All You Need to Know About: A$AP Mob in Vancouver

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      Forget about the Wu-Tang Clan. If there's a hip-hop collective dominating the game right now, it's got to be the (mostly) Harlem-based A$AP Mob. And in fact, the currently 15-strong A$AP Mob has more official members than Wu-Tang ever did. (Although if you add in all the affiliated and marginally related acts, Wu's roll call equals roughly the population of Staten Island.) The Mob's current tour—which hits the PNE Forum tonight (October 28)—features core members Rocky, Twelvyy, Nast, and Ant, along with Keys! and Cozy Boys. (Actually, ignore what we said up top about forgetting the Wu-Tang Clan—Enter the Wu-Tang [36 Chambers] is one of the greatest hip-hop records ever made, and Method Man even gave A$AP Nast a career boost by dropping a verse on his breakout single, "Trillmatic".)

      PURPLE HAZE. A$AP Rocky has an unabashed love for psychedelic music—and other trippy things, too, it turns out. In a 2015 interview with the Georgia Straight, the rapper described his then new album At.Long.Last.A$AP as “a form of psychedelic music”. Rocky also acknowledged that his experiences with LSD had played a role in shaping his view of the world. “With most of these psychedelic drugs,” he reflected, “it’s about awareness, right? Enlightenment, to an extent, to some degree. Most people who take it, after they’ve done it, when they try to reiterate everything that happened, they just tell you, basically, ‘It was amazing. I get it now. I get life, I get this, I get that,’ you know? For me, LSD just kind of complemented my initial attitude toward life. It was just like, ‘Fuck it. It doesn’t matter. Do the best you could do, be the best you could be. Fuck everything. Do some dope shit. Just do what you want to.”

      STREET-WISE. Forget learning his craft studying classic hip-hop records, A$AP Ferg got his starts on the streets, running with a battle-rap crew called Harlem Envy. (For those obsessed with Michael McCrudden’s Before They Were Famous, A$AP Rocky was also known to pop up on New York City street corners as a member of Million Dollar Babies). “In Harlem, that’s what we did to have fun,” A$AP Ferg told “We would go battle other crews from different blocks and areas. We used to just try and embarrass people. We started the whole go up to your opponent, rap back in his face mad loud, so that people a block away can hear you, and we can tour the crowd. We would just try to embarrass people.” Those battles would shape A$AP Ferg’s approach to writing songs far more than any one record or artist. In fact, back in 2012, in a Blowhiphoptv interview, he made the case that his iPod isn’t exactly loaded with the best of Public Enemy, Jay Z, and Big Daddy Kane. “I don’t listen to rap music because I don’t wanna sound like nobody,” he contended. “And I don’t listen to hip-hop because it doesn’t give me that love—like I don’t feel, like, that soul.” Of course it’s entirely possible he was talking out of his ass there, considering a Top 25 records list he did for basically consisted of nothing but hip-hop records by the likes of Jay Z, Da Brat, Onyx, and The Notorious B.I.G.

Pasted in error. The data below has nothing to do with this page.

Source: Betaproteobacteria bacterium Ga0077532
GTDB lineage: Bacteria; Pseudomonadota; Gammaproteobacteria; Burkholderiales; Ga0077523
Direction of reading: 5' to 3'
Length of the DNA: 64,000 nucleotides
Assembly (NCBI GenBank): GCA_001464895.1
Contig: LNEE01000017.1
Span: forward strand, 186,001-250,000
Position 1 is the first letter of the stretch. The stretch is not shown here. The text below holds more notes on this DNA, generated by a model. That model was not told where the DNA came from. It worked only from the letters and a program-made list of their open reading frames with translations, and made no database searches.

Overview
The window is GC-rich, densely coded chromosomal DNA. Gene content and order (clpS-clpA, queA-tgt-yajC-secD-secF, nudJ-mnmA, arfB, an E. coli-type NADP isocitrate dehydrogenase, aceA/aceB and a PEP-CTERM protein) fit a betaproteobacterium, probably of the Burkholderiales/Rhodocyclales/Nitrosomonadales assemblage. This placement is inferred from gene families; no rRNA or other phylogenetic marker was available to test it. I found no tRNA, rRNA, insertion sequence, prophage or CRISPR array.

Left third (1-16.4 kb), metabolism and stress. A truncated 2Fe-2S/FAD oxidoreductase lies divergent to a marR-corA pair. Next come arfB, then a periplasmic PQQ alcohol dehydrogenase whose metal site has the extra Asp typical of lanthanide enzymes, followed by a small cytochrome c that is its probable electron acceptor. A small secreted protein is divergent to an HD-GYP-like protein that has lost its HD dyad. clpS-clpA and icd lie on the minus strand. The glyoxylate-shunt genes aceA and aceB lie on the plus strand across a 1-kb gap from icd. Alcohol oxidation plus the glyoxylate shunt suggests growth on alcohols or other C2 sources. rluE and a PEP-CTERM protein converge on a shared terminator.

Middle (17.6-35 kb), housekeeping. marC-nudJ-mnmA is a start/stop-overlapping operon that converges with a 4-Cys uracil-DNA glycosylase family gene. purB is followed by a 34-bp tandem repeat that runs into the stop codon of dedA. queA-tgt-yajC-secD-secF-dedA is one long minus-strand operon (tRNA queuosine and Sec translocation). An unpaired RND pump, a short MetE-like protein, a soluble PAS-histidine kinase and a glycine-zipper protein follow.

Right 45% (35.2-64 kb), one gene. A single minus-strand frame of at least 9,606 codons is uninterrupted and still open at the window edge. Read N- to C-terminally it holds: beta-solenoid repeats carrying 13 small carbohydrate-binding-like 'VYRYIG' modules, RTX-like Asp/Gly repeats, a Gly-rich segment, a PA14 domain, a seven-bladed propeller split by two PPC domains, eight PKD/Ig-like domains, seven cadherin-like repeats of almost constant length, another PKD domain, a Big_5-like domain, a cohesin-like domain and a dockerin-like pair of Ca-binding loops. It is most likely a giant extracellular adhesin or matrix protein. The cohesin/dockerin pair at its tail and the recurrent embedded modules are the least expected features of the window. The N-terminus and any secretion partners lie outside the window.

HOOP DREAMS. Remember when in “It Was a Good Day”, Ice Cube rapped “Get me on the court and I'm trouble/Last week fucked around and got a triple double”? A$AP Twelvyy can relate to that. The rapper has a life-long love in basketball, even if he realized at age 11 that he’s rather at rapping than shooting hoops. In a VICE Sports profile last year he talked about schooling J. Cole on the blacktop, how street-basketball is even bigger than the NBA in New York, and when he decided to concentrate on music. “I used to play for my elementary school, 133,” Twelvyy revealed. “We won the championship my first year of playing. Next year we lost, and I kind of lost my love for it.” Except he didn’t. The thrill of hitting a game winner at a Queens tournament when he was younger has kept him excited about the sport today. Among the up-and-comers that Twelvyy admires in the NBA is the Portland Trailblazers’ Isaiah Briscoe. “He’s from Jersey,” Twelvyy told Mass Appeal. “I got family in Jersey and was introduced to him by one of my close friends like 3 years ago. He invited me to Madison Square Garden to play on the court for his birthday. That shit was surreal. I got to play at the Garden! He was still in high school at the time.”

      ALWAYS IN STYLE. Certain members of A$AP Mob have become known as much for their sense of style as for their abilities on the microphone. Rocky, for example, is featured on the cover of the current holiday edition of GQ Style. Interviewed inside, between dropping names like Dior and Balenciaga, he made the pronouncement "If I wasn't doing this, to be real with you, I'd probably be an interior decorator." Nast, likewise, has design on his mind. Last month, Converse released a two-shoe collection—a Chuck Taylor All Star in a bold plaid pattern and a One Star in gold-toned corduroy—created in collaboration with the rapper, both inspired by his love of mid-century furniture. 

      SKATE AND RELATE. Not to be outdone, A$AP Ant has his own line of skateboarding-themed streetwear, Marino Infantry. Mind you, the MC openly admits he has never set foot on a skateboard himself. He's just a major fan of the sport. How big a fan? In an interview with Complex, Ant laid out his ambitions for Marino-sponsored skateboarders: "I want my skaters getting gold medals and being in Mountain Dew Tours and Red Bull tours. I want them to get money. I want them to be like the LeBron James of skating." The entrepreneurial rapper's goals for his own brand are no less lofty. "I can see our shit in Barneys," he said. "I would want my shit in Neiman Marcus, I ain’t going to lie. And Nordstrom, for sure."